Ukrainians take refuge in a subway station that serves as a shelter for thousands of people during a rocket and bomb attack by Russian forces, February 2022. Credit: Drop of Light/Shutterstock.

‘All of our plans, our dreams, our jobs … ’

The war has not only brought Bukman back into contact with the ex-husband—with whom she had such a difference of geographic opinion years ago—but has placed a great deal of distance between her and her friend, Oksana Stakhnevych, a volunteer at the JCC in Zaporizhzhia in southeastern Ukraine.

When the invasion began, Stakhnevych, who was then 35 weeks pregnant, and her two young children headed to the western part of Ukraine, where she continued her volunteer efforts. But then it eventually became too dangerous there as well.

Last April, she and her children traveled from morning to evening, making their way out of Ukraine through Europe. Stakhnevych heard of an opportunity to travel to the United States via Mexico.

“We know some Ukrainians flew to Mexico and crossed the border,” she told JNS. “My husband said we have two days to get all the documents we would need and to buy plane tickets.” Over the course of seven flights, they lived in airports.

“You leave the plane, and you don’t know if it will be summer or winter, day or night,” she related.

Stakhnevych crossed into California with her children from Tijuana, while her husband, who had a tourist visa, crossed at another entry point. She arrived in San Diego and got in touch with the one person she knew in the country—an employee of the Weinstein JCC in Richmond, Va. The Zaporizhzhia JCC had joint programming with the Richmond Jewish community.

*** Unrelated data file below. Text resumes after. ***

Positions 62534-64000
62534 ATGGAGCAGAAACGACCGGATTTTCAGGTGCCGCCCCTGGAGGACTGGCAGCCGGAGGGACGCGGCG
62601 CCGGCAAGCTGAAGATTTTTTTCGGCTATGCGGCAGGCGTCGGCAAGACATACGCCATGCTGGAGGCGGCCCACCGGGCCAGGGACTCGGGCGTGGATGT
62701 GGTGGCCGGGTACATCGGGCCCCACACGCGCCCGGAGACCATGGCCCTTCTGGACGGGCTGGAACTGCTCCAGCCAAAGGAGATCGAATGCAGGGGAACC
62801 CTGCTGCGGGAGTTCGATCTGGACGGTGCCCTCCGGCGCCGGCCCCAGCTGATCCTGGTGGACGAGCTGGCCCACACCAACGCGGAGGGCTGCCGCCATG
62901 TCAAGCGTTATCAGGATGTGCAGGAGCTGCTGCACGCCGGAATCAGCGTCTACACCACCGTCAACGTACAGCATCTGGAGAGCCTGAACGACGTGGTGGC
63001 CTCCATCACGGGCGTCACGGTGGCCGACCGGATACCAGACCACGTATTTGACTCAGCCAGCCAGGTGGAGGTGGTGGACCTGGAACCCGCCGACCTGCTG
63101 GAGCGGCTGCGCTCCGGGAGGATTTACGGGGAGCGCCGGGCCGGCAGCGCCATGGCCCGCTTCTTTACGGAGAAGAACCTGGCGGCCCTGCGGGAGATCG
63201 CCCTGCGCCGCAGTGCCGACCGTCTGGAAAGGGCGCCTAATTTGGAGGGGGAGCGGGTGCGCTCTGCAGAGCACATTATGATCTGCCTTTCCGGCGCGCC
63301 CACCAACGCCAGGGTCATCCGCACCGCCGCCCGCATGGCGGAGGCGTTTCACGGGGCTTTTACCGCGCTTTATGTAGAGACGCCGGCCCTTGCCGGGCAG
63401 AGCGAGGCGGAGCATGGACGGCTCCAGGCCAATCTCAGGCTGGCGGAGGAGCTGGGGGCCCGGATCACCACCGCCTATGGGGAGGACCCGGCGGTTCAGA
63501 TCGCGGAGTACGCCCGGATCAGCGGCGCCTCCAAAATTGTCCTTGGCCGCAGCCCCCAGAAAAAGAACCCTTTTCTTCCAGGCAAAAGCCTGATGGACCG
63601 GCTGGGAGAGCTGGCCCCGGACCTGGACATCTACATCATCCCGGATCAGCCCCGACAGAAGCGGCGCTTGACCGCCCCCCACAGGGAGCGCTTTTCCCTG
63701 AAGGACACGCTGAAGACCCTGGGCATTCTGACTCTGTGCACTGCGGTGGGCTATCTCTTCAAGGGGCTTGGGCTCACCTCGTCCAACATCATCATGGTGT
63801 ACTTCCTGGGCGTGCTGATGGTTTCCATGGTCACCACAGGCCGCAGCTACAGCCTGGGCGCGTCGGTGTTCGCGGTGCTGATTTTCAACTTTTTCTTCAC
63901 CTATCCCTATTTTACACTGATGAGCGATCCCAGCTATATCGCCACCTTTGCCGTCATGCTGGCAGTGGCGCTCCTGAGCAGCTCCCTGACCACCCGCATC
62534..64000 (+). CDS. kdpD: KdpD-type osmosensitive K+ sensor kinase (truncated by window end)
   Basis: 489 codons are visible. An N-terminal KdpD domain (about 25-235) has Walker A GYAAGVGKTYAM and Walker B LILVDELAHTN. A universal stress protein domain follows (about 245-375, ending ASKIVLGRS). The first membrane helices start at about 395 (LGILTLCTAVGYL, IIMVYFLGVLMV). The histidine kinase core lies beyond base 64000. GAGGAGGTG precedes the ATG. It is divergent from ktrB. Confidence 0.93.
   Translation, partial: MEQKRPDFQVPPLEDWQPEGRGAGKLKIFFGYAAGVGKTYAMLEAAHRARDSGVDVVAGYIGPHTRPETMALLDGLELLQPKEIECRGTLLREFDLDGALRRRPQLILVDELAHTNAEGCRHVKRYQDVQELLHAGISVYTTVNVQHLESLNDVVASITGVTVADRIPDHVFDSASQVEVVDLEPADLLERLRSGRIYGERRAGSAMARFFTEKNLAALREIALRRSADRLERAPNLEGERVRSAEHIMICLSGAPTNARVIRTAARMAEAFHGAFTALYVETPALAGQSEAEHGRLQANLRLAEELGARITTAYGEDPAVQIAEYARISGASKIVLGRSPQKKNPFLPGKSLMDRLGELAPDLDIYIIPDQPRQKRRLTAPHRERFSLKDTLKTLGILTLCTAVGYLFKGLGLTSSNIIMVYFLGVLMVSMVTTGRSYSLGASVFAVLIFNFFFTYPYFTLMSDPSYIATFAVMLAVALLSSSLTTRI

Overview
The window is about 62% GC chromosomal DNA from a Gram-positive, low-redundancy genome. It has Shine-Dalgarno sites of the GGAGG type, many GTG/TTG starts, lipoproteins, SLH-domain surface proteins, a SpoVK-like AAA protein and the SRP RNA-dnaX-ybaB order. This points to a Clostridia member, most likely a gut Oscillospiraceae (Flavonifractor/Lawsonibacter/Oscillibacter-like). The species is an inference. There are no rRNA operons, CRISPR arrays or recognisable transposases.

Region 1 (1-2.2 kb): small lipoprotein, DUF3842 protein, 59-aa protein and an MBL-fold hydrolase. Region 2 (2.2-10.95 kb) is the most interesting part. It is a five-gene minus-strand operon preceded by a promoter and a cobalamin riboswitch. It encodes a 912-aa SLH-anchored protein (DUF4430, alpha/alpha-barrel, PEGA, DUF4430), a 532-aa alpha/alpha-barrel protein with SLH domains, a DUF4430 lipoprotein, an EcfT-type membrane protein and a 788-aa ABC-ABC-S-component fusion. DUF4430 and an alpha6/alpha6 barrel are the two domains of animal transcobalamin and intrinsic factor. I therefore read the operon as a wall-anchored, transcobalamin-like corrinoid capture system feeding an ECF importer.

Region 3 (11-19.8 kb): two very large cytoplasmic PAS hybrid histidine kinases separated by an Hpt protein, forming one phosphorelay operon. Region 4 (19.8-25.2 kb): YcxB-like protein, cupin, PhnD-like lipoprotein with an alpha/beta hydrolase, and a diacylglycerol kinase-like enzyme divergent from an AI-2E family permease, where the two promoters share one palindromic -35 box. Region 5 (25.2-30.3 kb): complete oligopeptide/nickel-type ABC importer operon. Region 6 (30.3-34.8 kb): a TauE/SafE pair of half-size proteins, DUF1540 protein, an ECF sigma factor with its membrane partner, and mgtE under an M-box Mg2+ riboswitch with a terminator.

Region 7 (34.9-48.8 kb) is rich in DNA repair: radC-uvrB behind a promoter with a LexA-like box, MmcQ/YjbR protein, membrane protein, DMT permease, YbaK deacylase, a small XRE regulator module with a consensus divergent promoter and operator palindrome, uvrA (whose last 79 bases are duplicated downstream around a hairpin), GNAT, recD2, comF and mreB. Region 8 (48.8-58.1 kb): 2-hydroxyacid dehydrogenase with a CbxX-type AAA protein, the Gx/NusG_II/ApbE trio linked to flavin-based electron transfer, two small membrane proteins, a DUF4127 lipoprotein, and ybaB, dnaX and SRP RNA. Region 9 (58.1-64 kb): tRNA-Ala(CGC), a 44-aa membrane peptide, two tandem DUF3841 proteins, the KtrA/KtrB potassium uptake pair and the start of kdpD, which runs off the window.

The Jewish Community Federation of Richmond and Jewish Family Services resettled Stakhnevych, her husband and their three children in Richmond. The city is one of 18 Jewish communities across the United States and Canada receiving a Ukrainian Resettlement Grant, a $1 million Jewish Federations of North America initiative, in partnership with the Shapiro Foundation.

Recently, the White House and U.S. State Department announced a program that sponsors Ukrainian refugee families.

“We’ve fully mobilized our networks of Jewish Family Services and human-services agencies to have the skills to help families, synagogues and other organizations bring refugee families to America,” Eric Fingerhut, president and CEO of the Jewish Federations of North America, told JNS.

JFNA and the Shapiro Foundation are helping resettle thousands of Ukrainian refugees, both Jewish and not.

Richmond’s 10,000-strong Jewish community has welcomed Stakhnevych, and her children attend Jewish schools. She works at the JCC with whom she’d partnered when she lived in Ukraine.

“I had the Jewish community all my life in Ukraine. When I came here, I found something similar,” she said. Stakhnevych told JNS that it has been easier for her to transition than it is for other Ukrainians, who aren’t part of the Jewish community.

Still, moving from Ukraine to Richmond has been an enormous adjustment. “All of our plans, our dreams, our jobs—all canceled in one day, in one moment, when we left our house,” she said.

Stakhnevych has no plans to return to Ukraine for now.

“We want to go back. But it’s important for us that our kids not feel the war, not see the bombs, not hear the sirens. They have friends here, and they have the opportunity to grow,” she said. “We have work, and we’re in a safe place.”

More Ukrainian families are moving to Richmond. Already, 40 have settled in, three of them Jewish.

“Our understanding of life has changed because we understand other things are important,” said Stakhnevych. “Not money, not business. What’s important is … ” Here, Stakhnevych’s voice became strained. She paused for a moment before completing her sentence.

“ … family,” she said, putting her face into her hand and crying.